And if Manusky has to go, you have to wonder if Gruden will get a chance to hire a third defensive coordinator. 

I’m not sure if there is a certain number of games that the Redskins have to win for Gruden to return in 2019. It feels like he would not survive a 6-10 season or maybe not even another 7-9 finish. On the other end of the spectrum, making the playoffs and winning a game when they get there would certainly punch his ticket for a sixth season. 

Anything in between would leave Gruden in some jeopardy and the call would come down to the vague “moving in the right direction” criteria. 

There are some holes on this team, to be sure. But every team has some and the ones that are well coached figure out how to overcome them. The pressure will be on Gruden to best utilize their strengths and minimize any damage brought about by the weaker points. 

From his statement, it’s apparent that he is well aware of that. 

Stay up to date on the Redskins. Rich Tandler covers the team 365 days a year. Like his Facebook page, Facebook.com/TandlerNBCSand follow him on Twitter  @TandlerNBCSand on Instagram @RichTandler

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I put out a tweet correcting the Super Bowl ring count to two.

Timeline  

Days until:

—Training camp starts (7/26) 32
—Preseason opener @ Patriots (8/9) 46
—Roster cut to 53 (9/1) 60

The Redskins last played a game 175 days ago. They will open the 2018 NFL season at the Cardinals in 77 days. 

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Though not a big man, first round pick Troy Brown fills several needs for Wizards

Though not a big man, first round pick Troy Brown fills several needs for Wizards

The Wizards' selection of Troy Brown of the University of Oregon with their first round pick has been met with a strong reaction among fans, many of whom argue he doesn't play a position of need, that it was a luxury pick when other areas could have been addressed, most notably in their frontcourt. Big man Robert Williams of Texas A&M, for example, was still on the board.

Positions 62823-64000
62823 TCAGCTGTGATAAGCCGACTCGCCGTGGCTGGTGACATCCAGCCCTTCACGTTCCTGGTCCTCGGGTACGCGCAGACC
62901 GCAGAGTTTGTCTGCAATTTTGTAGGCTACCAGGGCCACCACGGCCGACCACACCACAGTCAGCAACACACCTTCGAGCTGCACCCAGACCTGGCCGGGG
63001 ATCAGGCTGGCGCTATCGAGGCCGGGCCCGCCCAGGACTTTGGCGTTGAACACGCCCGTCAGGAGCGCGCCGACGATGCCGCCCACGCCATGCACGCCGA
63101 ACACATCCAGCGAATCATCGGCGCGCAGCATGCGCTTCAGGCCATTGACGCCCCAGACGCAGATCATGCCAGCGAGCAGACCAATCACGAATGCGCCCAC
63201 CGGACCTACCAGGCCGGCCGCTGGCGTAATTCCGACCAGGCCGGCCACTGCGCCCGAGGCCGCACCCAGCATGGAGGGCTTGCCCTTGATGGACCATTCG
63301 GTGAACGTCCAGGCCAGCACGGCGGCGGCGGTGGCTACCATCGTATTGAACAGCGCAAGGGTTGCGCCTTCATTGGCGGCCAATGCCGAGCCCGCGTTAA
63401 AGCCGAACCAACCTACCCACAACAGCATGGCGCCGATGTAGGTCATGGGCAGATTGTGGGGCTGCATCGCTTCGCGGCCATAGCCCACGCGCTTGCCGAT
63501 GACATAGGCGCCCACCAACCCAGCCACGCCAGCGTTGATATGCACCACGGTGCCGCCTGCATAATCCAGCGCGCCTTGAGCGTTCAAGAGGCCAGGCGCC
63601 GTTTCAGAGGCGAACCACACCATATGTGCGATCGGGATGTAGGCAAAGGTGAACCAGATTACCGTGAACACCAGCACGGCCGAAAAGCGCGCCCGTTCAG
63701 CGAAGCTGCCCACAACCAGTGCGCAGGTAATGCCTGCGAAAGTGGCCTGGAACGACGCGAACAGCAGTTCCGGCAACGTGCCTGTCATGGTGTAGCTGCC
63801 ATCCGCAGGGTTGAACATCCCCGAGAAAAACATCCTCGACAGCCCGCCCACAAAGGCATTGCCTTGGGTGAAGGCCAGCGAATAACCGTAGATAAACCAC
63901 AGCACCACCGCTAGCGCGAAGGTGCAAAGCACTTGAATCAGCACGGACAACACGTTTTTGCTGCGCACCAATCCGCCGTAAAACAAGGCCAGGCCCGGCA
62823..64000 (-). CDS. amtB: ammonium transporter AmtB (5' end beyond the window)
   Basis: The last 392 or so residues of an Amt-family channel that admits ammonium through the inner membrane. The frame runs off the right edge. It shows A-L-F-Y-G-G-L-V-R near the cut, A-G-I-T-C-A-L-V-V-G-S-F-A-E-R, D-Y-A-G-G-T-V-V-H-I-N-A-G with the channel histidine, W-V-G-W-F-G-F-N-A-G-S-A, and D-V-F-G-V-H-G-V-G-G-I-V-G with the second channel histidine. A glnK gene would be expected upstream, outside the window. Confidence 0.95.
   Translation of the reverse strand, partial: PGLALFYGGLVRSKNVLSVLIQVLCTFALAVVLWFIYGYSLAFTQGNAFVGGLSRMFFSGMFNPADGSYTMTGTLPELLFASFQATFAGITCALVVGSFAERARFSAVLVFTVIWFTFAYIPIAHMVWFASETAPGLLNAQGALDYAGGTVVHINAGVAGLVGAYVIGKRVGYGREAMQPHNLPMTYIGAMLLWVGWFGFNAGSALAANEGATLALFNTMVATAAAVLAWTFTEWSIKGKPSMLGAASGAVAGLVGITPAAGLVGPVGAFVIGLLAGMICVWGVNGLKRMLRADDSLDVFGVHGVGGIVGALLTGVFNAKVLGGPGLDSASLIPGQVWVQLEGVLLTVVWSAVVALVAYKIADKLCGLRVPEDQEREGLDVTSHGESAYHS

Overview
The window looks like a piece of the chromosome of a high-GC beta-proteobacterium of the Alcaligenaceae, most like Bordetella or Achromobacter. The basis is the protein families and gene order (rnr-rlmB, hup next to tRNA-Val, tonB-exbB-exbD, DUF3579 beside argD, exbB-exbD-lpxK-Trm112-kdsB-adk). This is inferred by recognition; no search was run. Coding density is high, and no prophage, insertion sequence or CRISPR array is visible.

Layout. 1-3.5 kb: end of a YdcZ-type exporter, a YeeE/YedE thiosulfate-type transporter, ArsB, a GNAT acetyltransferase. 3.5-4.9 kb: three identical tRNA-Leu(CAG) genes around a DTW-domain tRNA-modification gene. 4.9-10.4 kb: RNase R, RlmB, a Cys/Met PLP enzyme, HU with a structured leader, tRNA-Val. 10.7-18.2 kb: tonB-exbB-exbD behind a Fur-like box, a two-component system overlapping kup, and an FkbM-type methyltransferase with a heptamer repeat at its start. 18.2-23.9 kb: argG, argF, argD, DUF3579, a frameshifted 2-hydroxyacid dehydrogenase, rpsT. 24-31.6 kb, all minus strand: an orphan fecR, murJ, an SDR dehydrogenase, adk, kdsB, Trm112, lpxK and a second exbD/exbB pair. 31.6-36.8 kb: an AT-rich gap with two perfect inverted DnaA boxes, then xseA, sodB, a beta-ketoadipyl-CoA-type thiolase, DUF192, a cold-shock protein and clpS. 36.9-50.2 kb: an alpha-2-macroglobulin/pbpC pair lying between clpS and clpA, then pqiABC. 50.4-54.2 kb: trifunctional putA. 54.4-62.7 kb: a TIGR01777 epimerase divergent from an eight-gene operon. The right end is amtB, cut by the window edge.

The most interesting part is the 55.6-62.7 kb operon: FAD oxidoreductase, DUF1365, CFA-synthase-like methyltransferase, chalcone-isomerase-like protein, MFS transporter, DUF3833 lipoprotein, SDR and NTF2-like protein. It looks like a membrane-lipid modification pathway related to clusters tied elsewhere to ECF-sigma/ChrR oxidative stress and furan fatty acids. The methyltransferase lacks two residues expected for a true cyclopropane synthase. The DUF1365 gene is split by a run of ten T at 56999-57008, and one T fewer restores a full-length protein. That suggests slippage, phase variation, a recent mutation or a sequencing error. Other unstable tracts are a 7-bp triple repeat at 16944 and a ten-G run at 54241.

The Wizards, though, did address needs by picking Brown. And really, they arguably filled more pressing needs in the short-term than those at power forward and center.

Though the Wizards clearly need some help at big man in the long-term, as both of their starting bigs are on expiring deals, they need help immediately at both shooting guard and small forward. Brown, though he is only 18 years old and offers no guarantees to contribute right away, can play both of those positions.

Shooting guard is where he can help the most. The Wizards have one backup shooting guard in Jodie Meeks and he is due to miss the first 19 games of the 2018-19 season while serving a suspension for performance-enhancing drugs.

Even when Meeks was available this past season, he only helped so much. He shot just 39.9 percent from the field and 34.3 percent from three. Head coach Scott Brooks often chose to rely more on starter Bradley Beal than go to Meeks as his replacement. As a result, Beal logged the fourth-most minutes of any player in the NBA.

More depth at shooting guard will help relieve Beal of some of that workload. That would be great for keeping him fresh throughout the season and help him be at his best when they need him most in the playoffs.